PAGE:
Head of the president’s administration, Andro Barnovi, asked Minister of Justice, Thea Tsulukiani, to dismiss the chief-prosecutor from his post based on the request of President Mikheil Saakashvili. The letter concerning the issue was sent to the Ministry of Justice on July 13.
Saakashvili demands dismissal of chief-prosecutor
By Gvantsa Gabekhadze
Wednesday, July 17
The president and the United National Movement (UNM) have been demanding the dismissal of Kbilashvili since the chief-prosecutor released Vladimer Bedukadze (the person who published the confidential video footage showing the torture of prisoners just before the parliamentary elections in 2012) from charges based on a plea bargain for his “special collaboration with the investigation.”
Saakashvili and the members of the UNM spoke about “selective justice” and stressed that Bedukadze should have been punished as others that were involved in the abuse. However, according to Georgian legislation, Kbilashvili had the right to release the individual from charges.
In her response letter, Tsulukiani stressed that it is necessary to show respect to the prosecutor and the judge, in spite of the fact whether or not she or the President of Georgia likes the decision taken by the prosecutor.
"A judge, a prosecutor and a defense attorney – these are the three professions that you and I have to respect, if we really want an independent justice," Tsulukiani said.
Tsulukiani reminded the president that “heavy inheritance” was left in the ministry under the leadership of the previous administration. Tsulukiani also expressed surprise regarding the president’s “braveness during his last days on the position.”
“Where were you when the Strasburg Court was speaking of unfair decisions made by Georgian courts? Where were you when Sandro Girgvliani was killed by your officials? Where were you when more than 17, 000 illegal videos were being created?” Tsulukiani said, adding that the new government of Georgia is fighting for a healthy state system when the court’s or prosecutor’s decisions will not be “dictated by the upper-standing figures.”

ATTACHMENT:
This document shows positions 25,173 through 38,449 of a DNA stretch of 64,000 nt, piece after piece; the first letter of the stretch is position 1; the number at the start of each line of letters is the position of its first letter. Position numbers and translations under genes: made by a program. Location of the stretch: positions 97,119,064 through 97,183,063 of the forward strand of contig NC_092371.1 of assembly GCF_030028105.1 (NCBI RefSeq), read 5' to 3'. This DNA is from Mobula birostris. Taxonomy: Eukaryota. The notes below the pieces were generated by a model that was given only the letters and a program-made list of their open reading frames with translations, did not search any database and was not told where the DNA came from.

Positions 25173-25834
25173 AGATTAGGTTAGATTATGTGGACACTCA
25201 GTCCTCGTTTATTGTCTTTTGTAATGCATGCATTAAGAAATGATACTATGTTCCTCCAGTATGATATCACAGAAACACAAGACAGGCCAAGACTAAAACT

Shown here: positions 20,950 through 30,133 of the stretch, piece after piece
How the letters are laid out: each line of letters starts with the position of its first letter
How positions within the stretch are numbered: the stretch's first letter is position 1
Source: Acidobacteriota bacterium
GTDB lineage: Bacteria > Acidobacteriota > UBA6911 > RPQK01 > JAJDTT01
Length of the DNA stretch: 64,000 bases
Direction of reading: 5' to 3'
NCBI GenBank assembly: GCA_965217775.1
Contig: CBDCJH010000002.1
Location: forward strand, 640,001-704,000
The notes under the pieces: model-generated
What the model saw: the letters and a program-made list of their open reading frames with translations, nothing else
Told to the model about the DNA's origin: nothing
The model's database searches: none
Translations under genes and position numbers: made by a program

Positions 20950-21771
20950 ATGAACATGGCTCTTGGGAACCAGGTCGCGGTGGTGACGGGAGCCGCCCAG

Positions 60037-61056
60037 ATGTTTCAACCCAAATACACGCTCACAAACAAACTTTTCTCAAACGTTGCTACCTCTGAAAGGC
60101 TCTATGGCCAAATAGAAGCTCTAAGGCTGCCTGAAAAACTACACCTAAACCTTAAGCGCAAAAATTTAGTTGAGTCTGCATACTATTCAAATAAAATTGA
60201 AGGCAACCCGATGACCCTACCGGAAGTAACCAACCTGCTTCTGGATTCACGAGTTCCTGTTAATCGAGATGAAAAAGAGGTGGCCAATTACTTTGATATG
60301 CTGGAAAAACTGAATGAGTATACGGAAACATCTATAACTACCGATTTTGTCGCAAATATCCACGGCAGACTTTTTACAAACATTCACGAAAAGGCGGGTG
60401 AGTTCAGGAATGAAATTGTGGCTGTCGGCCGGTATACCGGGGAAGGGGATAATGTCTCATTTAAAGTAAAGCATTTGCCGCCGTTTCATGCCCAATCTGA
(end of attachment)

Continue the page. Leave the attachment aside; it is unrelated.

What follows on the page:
According to the head of the Parliament’s Human Rights Committee, Eka Beselia, the new government does not have a chief-prosecutor who deserves dismissal.
“We will not give such pleasure to Mikheil Saakashvili,” Beselia stated.
The UNM is unanimous concerning Kbilashvili. According to them, Kbilashvili’s decision concerning Bedukadze created many question marks.
According to the representative of the Georgian Reforms Association, Otar Kakhidze, Kbilashvili might become a “scapegoat.”
“Bedukadze’s case caused many questions and for him to recover the dissatisfaction of the international and local civil sectors, Kbilashvili might write an application on quitting the position,” Kakhidze said.
Head of Elections and Political Research Centre, Kakha Kakhishvili stated that Kbilashvili made a “fatal mistake” when he left the old staff at the Prosecutor’s Office.
“Some of those individuals who took part in the systemic crime took even higher positions under the new government. Of course, the staff members of the previous government would have done their best to mislead the prosecutor,” Kakhishvili said, adding that Kbilashvili might regret his decision concerning Bedukadze, however, there are no legal means to change the situation.
Kakhishvili does not believe that Kbilashvili will be dismissed.
“The chief prosecutor is appointed by the president. If Kbilashvili is dismissed now, the president will not appoint a new one and drag on the process as long as possible. The presidential elections are scheduled in October, based on the law appointing or dismissing high-ranking official is not permitted one month before the voting date. In the case Kbilashvili is dismissed, we might not have a prosecutor until the middle of November,” Kakhishvili said, adding that any position, especially the minister’s and prosecutor’s, is attractive for the political team that is in power.